Dressing well is a sign of success and respectability in the Philippines. A conservative suit and tie make a good (and expected) first impression; soon after, however, it is acceptable to dress in less formal (and cooler) attire. Women should dress conservatively but standards of modesty are not as strict as elsewhere in the region.
Shake hands with men and women during introductions; handshakes are firmer than in other Asian countries. Introductions are always ordered by rank or age. Like in many places, an introduction by a local or mutual friend makes business dealings smoother and faster.
In negotiations, be prepared to move at a very slow pace. Be patient and take the opportunity to build genuine personal relationships; it will be beneficial to the business relationship. Personal questions about life and family reflect the warm side of Filipino culture. Stay behind for social talk after business talk finishes.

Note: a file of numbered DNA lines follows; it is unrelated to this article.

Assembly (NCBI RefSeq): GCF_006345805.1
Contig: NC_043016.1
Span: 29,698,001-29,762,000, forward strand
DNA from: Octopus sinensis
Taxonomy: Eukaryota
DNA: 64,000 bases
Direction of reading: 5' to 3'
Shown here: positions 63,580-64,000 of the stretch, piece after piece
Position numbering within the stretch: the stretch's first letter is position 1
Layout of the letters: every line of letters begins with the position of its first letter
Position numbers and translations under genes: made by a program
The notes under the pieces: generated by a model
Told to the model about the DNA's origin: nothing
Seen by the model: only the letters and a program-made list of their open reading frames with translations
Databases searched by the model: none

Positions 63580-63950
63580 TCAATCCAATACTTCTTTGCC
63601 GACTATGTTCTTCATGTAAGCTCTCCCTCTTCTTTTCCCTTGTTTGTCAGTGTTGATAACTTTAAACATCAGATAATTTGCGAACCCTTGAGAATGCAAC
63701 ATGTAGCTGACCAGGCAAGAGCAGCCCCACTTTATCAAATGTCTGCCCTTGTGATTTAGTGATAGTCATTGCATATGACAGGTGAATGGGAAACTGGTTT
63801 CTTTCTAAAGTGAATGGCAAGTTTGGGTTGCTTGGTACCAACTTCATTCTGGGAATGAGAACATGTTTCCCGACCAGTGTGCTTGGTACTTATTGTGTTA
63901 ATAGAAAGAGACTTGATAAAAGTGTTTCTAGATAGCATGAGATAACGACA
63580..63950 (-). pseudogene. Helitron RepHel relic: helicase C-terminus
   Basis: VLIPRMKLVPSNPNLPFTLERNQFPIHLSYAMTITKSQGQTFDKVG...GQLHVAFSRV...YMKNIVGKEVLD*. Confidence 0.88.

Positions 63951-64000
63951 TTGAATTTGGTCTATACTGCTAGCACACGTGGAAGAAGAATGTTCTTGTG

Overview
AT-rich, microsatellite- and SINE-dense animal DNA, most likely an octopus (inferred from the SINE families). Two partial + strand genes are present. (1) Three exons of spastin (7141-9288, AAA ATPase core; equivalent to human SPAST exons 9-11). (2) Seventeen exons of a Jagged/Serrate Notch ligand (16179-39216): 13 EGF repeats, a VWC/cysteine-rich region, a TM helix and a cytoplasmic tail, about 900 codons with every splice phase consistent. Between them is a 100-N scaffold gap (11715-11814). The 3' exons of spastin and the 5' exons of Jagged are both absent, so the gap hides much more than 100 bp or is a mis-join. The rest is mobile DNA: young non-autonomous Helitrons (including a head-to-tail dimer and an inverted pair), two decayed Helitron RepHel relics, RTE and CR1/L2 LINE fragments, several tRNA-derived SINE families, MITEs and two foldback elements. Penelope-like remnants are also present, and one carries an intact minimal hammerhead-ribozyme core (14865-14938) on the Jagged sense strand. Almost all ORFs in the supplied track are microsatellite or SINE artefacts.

The exchange of business cards in the Philippines is less formal than in other Asian countries, but it is still a good idea to treat them respectfully. Local custom calls for the visitor to offer a card first. The gesture may not be reciprocated unless you are of an equal or higher rank than the person to whom you give your card.
Don’t be pushy, don’t say no explicitly or aggressively, and don’t cause others to lose face. Filipinos are patriotic so do not do or say anything that criticises the nation or landmarks. If locals discuss politics or religion in your presence, listen, smile and do not take sides.